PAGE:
Thursday, March 3, 2016

Key West The Port

With thanks to the many of you who stepped up and with equal thanks to those of you who chose to attack me personally and remind me we are all forced to live with unpleasant people in our  midst, a lesson brought home by the current presidential election cycle, my app is off to a great start and I am glad to get back to pictures and commentary. If you haven't downloaded 911buddy from the iTunes Store and then reviewed the damned thing please do if you live in the US and have an iPhone. If you think my request demeans this page and the whole notion of free market capitalism  please feel free to tell everyone you know but I don';t think attacking me on my own page is polite or appropriate. Though I must say the added spurt of support each vitriolic diatribe produces is rather gratifying. 

I must say I am delighted by and grateful for your support. My colleagues at 911buddy were surprised enough by the support that here we are: 

Walking Truman Waterfront recently in blusterous north winds, colder than you might imagine, I originally wanted to take pictures of a part of the city that might soon be transformed. After 15 years of waiting city officials have read the entrails and really seriously think Truman Waterfront might start to be turned into some sort of park next month. The omens they say, are propitious for work to begin.
When I got down to the waterfront I saw a couple of cruise ships visiting Key West and along with the Coastguard Cutter Ingham, now a museum, it felt like I was walking the quay of a port city. Too often Key West seems to look inwards and strolling Duval you could be forgiven for imagining you are miles from salt water.
This stretch of cement is known as the Inner Mole and apparently it won't look like this for much longer. It was deeded to the city by the Navy in 2002 (I think) and nothing has been done since the Navy cleared any potentially dangerous debris from the soil. Honestly I rather like this sort of decay, open grass wild parking, open water views untrammeled, unsupervised and just slightly wild in a very civilized sort of way. The city held a referendum on the property a decade ago and  6.6  acres of waterfront were set aside to support Bahama Village through a special tax district called  TIF- a tax increment fund. This proposal has set the supporters of full on green space on a collision course with Bahama Village desires for money to improve the community which is solidly African American, and all of this creates a delicate political situation in town. Rumors abound of a tall hulking hotel on the 6.6 acres, homes and all manner of view blocking reminiscent of the hullabaloo over the new Horace O'Bryant School. Tension seems bound to rise.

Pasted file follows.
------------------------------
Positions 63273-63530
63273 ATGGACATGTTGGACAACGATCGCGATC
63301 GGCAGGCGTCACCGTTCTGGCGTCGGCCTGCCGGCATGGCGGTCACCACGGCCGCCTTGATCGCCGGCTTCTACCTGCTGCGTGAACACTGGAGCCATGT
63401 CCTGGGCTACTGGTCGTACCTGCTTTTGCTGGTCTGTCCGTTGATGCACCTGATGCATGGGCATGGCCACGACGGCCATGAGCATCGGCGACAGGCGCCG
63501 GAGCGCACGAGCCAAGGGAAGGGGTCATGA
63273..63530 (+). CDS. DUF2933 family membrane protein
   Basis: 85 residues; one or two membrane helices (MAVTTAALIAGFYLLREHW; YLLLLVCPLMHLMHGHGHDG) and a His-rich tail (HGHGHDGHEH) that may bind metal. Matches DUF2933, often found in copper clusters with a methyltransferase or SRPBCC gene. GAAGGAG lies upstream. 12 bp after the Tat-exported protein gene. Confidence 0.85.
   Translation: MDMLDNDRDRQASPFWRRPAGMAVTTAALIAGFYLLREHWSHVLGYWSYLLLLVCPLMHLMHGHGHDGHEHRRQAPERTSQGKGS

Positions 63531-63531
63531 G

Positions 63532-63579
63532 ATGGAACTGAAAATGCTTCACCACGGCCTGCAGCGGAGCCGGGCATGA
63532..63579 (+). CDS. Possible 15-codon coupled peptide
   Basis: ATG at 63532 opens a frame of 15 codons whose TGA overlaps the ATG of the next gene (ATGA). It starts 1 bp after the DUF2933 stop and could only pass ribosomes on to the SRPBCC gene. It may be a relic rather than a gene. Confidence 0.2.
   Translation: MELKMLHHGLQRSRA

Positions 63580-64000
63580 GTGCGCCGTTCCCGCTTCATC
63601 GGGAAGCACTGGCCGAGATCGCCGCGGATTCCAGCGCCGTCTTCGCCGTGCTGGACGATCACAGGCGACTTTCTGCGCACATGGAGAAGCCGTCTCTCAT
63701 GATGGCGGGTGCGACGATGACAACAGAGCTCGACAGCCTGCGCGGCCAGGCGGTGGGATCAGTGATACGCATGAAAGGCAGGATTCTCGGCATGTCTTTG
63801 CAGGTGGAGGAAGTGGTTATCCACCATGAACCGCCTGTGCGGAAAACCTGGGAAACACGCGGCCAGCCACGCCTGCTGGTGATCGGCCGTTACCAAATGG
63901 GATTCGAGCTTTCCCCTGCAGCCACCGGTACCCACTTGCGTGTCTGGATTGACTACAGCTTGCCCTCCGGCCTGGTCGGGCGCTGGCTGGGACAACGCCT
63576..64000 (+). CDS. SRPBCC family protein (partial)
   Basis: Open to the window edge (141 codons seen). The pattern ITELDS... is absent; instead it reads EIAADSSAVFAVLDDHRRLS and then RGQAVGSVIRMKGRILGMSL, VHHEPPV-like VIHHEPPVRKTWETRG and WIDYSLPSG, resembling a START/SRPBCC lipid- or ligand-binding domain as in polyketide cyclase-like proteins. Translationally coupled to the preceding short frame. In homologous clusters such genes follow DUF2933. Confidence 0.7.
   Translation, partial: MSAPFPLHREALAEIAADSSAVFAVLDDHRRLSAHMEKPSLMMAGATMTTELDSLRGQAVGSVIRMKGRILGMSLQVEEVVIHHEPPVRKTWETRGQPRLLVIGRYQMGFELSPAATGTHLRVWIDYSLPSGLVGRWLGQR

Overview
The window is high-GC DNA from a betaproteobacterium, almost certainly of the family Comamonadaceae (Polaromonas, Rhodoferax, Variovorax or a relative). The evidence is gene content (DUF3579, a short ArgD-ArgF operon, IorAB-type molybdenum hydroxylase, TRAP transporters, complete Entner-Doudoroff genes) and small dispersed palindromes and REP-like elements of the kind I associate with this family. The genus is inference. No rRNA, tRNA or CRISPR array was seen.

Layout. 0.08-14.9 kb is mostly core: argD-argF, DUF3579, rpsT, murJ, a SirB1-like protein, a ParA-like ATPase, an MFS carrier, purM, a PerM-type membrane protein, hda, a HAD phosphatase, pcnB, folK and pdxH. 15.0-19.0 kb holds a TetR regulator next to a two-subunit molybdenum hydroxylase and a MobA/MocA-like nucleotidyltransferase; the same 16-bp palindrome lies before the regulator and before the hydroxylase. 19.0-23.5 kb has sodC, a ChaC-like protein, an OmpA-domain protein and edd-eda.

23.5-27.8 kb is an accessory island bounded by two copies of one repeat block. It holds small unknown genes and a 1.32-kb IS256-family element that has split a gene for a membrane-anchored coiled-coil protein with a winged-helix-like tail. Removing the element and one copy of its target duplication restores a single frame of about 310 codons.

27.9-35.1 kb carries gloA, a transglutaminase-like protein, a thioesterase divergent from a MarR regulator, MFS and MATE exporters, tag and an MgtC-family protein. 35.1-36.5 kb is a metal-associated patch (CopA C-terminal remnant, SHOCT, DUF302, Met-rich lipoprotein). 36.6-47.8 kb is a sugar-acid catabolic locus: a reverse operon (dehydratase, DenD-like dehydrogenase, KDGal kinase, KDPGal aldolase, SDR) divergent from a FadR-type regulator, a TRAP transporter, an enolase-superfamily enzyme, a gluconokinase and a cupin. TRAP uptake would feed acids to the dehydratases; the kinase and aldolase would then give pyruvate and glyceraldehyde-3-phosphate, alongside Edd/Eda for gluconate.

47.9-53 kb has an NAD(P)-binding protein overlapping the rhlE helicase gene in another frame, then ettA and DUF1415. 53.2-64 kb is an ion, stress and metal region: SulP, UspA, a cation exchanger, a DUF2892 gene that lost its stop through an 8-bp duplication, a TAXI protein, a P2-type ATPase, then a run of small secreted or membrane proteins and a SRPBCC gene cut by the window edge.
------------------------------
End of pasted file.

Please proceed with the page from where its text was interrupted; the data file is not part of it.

The cruise ship in the picture above is tied up at Pier B in front of the Westin Hotel. The one below is tied up at the Outer Mole, which is still owned by the Navy who kindly let civilian cruise ships dock there from time to time when warships aren't using it. The nice part is that on the Outer Mole the city doesn't have to share docking fees which it does with the Westin at Pier B. Mallory Sqaure is also city owned but only smaller cruise ships can dock there. Why there is no Pier A I have no idea.
Some bright sparks have suggested turning the old Navy warehouse into a covered market kind of arrangement. Developers are trying to convince the city that the Truman Waterfront should be developed to it's maximum pecuniary capacity and they want all kinds of buildings and services and stuff. A plan to build a marina was dumped after the Navy said no most emphatically.
So a freshly elected city commissioner has got it into his head to propose building a ferry terminal at Truman Waterfront to prepare for service to Cuba. The fact the commissioner used to be a judge does not inspire confidence as this plan is hare brained in the extreme. Firstly (and lastly) the Navy has nixed any civilian boats regularly using the waters contained within the basin inside the Outer Mole. They said they will allow occasional irregular use like boat races but not scheduled ferry service. As if that weren't enough the idea of having a Ferry Terminal in a park seems daft not to mention having people drive right through the city to the very tip to get to go to Cuba. Traffic jams anyone?

Truman Waterfront development brings out the madness in some people. The same people who think a simple park, with a market, is just not good enough for these delightful 34 acres of undeveloped open space.